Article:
Iqaluit’s water is safe to drink, says Nunavut government

After nearly two months of a do-not-drink order, public water supplies in Nunavut's capital are again safe to drink, said public health authorities.

109
The Government of Nunavut lifted its do-not-drink order for Iqaluit tap water on Friday afternoon. (Nunatsiaq News file photo)

The Nunavut government has lifted its do-not-drink order for Iqaluit’s drinking water.

“Thorough testing and assessments conducted over the past eight weeks, show that the water is safe for consumption and that the risk of recontamination is low,” said Dr. Michael Patterson, Nunavut’s chief public health officer, in a statement released Friday afternoon.

“I want to thank Iqalummiut for their patience, I know these past weeks have been challenging.”

It’s been eight weeks since the government introduced the do-not-drink order on Oct. 15, following confirmation that the city’s water supply had been contaminated with fuel.

Patterson said that his office wanted to see a minimum of three consecutive test results without evidence of significant fuel contamination in the water treatment plant before lifting the do-not-drink order.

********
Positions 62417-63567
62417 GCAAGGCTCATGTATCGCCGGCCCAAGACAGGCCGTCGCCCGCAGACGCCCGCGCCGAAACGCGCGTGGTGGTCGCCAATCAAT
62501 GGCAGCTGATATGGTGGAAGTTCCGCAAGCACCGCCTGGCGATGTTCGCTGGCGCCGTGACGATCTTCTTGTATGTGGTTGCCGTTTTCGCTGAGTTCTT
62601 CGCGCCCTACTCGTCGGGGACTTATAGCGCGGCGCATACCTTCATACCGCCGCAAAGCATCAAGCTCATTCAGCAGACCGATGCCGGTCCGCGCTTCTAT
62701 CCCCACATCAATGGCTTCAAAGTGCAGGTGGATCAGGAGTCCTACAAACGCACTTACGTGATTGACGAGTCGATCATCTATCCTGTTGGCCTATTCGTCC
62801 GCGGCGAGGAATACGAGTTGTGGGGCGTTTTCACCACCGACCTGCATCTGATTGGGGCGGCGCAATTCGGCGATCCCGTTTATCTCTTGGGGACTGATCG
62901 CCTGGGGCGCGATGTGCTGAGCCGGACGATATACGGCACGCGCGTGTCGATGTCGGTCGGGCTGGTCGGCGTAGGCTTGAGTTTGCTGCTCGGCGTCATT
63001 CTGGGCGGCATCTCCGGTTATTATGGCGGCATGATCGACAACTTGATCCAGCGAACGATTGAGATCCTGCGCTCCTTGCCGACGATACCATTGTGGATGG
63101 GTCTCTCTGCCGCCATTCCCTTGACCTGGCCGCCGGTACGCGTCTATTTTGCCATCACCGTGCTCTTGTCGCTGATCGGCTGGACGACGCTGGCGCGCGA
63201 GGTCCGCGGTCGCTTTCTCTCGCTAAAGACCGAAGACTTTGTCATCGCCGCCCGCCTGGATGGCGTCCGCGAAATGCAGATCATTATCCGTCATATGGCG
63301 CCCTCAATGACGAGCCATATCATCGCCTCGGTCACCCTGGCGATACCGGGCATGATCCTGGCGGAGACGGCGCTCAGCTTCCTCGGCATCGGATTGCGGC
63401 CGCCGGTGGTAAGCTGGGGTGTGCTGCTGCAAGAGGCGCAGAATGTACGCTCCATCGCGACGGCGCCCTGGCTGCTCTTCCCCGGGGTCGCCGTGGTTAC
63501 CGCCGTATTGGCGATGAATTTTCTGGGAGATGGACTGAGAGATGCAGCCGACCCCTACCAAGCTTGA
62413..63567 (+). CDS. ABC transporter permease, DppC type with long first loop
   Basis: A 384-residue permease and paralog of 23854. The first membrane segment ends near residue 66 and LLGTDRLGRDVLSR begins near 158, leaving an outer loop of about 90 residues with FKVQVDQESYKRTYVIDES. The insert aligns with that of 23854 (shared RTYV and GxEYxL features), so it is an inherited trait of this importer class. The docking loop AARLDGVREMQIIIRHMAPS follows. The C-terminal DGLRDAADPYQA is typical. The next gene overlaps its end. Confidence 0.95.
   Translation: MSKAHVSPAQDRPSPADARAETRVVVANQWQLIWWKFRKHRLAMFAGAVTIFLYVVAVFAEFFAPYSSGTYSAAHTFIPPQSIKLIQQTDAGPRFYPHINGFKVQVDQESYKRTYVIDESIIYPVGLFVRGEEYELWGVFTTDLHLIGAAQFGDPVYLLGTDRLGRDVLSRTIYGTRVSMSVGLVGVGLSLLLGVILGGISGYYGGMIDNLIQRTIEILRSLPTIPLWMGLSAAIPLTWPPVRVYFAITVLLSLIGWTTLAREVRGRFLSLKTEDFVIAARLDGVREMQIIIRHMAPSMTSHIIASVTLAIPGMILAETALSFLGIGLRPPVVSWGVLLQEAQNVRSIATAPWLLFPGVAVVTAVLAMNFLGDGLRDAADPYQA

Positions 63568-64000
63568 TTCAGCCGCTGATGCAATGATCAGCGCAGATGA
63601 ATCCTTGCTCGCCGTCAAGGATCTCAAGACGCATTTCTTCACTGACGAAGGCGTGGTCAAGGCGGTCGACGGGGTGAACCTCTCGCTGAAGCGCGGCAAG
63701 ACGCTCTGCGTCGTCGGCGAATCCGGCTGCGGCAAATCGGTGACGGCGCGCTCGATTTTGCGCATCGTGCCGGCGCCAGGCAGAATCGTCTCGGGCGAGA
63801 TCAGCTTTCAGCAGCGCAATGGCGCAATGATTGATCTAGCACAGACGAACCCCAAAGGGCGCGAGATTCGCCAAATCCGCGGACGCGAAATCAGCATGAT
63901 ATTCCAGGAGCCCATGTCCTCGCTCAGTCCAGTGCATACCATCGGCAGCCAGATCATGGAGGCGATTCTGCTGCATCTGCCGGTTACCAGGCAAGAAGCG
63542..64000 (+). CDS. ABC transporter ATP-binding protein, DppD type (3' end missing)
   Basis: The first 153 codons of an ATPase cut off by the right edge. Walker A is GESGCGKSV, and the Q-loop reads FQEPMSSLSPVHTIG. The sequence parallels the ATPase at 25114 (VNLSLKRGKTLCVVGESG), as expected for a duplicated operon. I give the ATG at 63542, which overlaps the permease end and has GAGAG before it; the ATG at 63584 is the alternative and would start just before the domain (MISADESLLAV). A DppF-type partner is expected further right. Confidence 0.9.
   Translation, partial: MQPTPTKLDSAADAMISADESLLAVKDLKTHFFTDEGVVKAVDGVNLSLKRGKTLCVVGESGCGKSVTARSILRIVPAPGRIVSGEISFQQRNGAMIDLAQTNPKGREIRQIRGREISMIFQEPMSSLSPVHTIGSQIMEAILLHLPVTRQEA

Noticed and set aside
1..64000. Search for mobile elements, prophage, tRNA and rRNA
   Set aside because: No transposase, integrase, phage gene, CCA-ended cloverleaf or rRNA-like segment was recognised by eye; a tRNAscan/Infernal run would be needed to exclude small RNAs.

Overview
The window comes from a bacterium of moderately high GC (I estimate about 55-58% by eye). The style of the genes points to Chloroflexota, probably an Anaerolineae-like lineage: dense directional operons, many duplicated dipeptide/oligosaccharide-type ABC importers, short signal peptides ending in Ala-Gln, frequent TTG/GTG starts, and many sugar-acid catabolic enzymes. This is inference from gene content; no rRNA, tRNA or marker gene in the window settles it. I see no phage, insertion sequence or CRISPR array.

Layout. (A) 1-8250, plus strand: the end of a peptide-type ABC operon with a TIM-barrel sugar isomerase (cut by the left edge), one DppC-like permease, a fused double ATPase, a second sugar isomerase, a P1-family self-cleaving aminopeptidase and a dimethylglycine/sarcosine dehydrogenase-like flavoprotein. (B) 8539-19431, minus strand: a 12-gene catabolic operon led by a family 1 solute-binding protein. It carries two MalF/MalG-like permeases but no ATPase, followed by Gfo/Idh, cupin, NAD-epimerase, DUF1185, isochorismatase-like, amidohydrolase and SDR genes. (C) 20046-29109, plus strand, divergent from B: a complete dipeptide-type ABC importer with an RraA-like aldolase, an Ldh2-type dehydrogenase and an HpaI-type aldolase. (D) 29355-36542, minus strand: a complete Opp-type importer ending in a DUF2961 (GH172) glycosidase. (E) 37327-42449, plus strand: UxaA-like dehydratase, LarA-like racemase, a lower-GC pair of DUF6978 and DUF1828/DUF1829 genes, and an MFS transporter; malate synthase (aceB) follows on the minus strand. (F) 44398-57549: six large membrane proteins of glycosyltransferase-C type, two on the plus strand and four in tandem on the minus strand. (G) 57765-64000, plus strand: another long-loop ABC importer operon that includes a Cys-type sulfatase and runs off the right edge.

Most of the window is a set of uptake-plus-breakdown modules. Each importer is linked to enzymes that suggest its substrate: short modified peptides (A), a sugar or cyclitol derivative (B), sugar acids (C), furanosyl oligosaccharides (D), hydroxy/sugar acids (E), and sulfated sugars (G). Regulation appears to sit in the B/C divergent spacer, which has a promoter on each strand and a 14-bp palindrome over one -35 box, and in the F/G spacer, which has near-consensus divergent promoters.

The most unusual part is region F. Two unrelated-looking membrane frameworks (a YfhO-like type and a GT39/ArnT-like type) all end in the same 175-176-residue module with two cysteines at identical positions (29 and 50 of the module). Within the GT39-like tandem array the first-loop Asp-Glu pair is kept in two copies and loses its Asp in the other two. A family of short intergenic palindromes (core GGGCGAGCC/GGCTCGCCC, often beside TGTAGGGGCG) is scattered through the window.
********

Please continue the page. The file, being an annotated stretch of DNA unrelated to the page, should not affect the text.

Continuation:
All tests done after Oct. 19 show that hydrocarbon levels are either undetectable or within safe levels for drinking, he said.

Since the discovery of fuel contamination in Iqaluit’s water supply, new monitors were installed, the site was remediated, water tanks were scrubbed and new procedures were implemented to help prevent future incidents, he said.

The City of Iqaluit cautions residents that their tap water may still occasionally smell like fuel. “Residents may still notice occasional odors in their tap water as a result of trapped vapors in the system,” the city said in a news release. “These will dissipate over time.”

The City of Iqaluit announced Friday afternoon it had suspended its distribution of bottled water and the operation of its water refilling depots, but its water quality hotline remains open until further notice.